Around 1.5 million people worldwide died due to diabetes in 2019 according to the World Health Organization. It is estimated that 537 million people are currently living with diabetes all over the world.
According to the International Diabetes Federation (IDF) Diabetes Atlas, the number of people with type 2 diabetes is increasing in every single country worldwide and the IDF estimates there will be more than 600 million diabetics by 2035.
The IDF Diabetes Atlas Tenth edition 2021 provides the latest figures, information and projections on diabetes worldwide.Type 2 diabetes is the most common type of diabetes, accounting for around 90% of all diabetes.
- Approximately 537 million adults (20-79 years) are living with diabetes.
- The total number of people living with diabetes is projected to rise to 643 million by 2030 and 783 million by 2045.
- 3 in 4 adults with diabetes live in low- and middle-income countries
- Almost 1 in 2 (240 million) adults living with diabetes are undiagnosed
CHINA has the highest TOTAL NUMBER of diabetics worldwide with around 140 million people suffering from the disease. But, as a PERCENTAGE OF TOTAL POPULATION, at 10.6% China ranks 57th of 195 countries tracking diabetes data.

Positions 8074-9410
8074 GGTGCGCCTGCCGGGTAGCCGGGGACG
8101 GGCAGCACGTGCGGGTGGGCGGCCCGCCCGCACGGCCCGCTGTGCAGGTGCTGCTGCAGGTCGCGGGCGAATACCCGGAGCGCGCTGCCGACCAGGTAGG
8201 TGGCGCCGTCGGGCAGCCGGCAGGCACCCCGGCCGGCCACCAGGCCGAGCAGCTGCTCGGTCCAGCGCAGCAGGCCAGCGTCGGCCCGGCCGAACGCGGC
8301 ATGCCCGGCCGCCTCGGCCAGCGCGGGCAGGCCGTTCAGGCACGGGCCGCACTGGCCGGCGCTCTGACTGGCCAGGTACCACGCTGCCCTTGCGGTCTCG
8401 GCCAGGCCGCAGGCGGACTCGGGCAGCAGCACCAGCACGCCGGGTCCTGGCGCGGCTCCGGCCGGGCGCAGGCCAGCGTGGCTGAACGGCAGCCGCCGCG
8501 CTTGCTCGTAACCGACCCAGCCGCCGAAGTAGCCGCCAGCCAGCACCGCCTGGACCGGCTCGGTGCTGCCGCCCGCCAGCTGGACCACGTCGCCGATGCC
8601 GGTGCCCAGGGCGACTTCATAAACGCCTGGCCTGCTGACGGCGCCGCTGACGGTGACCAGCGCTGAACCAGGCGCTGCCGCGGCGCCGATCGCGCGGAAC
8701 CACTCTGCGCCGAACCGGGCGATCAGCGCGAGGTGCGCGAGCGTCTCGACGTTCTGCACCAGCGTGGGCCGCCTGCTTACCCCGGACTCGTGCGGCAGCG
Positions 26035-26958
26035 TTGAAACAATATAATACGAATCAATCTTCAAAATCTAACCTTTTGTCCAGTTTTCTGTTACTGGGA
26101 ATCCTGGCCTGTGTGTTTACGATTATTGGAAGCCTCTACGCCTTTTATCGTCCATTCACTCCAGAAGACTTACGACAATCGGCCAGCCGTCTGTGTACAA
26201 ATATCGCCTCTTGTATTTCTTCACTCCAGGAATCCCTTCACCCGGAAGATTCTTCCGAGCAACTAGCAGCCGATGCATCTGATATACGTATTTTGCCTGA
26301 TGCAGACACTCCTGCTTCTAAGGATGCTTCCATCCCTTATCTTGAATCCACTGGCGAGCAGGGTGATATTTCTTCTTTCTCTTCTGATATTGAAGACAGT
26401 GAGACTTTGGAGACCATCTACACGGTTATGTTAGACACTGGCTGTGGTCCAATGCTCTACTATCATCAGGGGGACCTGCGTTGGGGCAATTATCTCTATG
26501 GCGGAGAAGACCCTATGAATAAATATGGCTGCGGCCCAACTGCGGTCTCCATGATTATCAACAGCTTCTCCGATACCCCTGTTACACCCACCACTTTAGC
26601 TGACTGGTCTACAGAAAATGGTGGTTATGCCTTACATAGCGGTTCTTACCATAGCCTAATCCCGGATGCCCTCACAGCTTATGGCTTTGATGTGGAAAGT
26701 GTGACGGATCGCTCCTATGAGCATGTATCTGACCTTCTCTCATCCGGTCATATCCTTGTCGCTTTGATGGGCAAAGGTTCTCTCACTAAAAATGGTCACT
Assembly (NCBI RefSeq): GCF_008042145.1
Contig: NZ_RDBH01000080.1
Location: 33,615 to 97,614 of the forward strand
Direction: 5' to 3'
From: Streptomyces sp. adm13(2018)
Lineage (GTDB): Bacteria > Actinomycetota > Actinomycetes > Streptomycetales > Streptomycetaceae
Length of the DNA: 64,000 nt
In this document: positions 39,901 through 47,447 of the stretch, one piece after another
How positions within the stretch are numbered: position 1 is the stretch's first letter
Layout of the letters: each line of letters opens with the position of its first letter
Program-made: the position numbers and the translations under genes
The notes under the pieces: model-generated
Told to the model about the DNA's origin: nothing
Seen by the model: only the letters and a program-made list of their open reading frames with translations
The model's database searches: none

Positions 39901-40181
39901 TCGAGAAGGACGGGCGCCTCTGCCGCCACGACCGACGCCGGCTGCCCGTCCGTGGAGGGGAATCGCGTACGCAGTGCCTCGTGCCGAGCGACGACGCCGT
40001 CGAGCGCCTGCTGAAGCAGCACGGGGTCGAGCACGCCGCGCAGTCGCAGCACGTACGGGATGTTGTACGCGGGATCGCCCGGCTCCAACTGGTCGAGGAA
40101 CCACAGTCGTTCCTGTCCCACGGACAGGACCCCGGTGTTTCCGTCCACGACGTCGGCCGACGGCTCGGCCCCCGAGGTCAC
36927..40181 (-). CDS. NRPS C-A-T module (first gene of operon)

INDIA ranks number two in TOTAL NUMBER of diabetics at 74 million. India ranks 64th of 195 countries as a PERCENTAGE OF TOTAL POPULATION, at 9.6%.
While PAKISTAN ranks fourth with a TOTAL NUMBER of diabetics at 33 million, but ranks 1st of 195 countries as a PERCENTAGE OF TOTAL POPULATION, at 30.8%.
The proportion of people with undiagnosed diabetes in Pakistan is estimated at 26.9% according to the data available at IDF.
According to IDF, the rise in the number of people with type 2 is driven by a complex interplay of socio-economic, demographic, environmental and genetic factors. Key contributors include urbanisation, an ageing population, decreasing levels of physical activity and increasing levels of overweight and obesity.
Here in Canada, a considerable amount of momentum has been building on type 2 diabetes prevention and management of all types of diabetes in recent years. The increasing prevalence of diabetes in Canada, and recent severe COVID-19 outcomes in people with diabetes, have activated Parliamentarians and stakeholders to call for a more coordinated and focused effort by the Government of Canada to prevent and manage diabetes.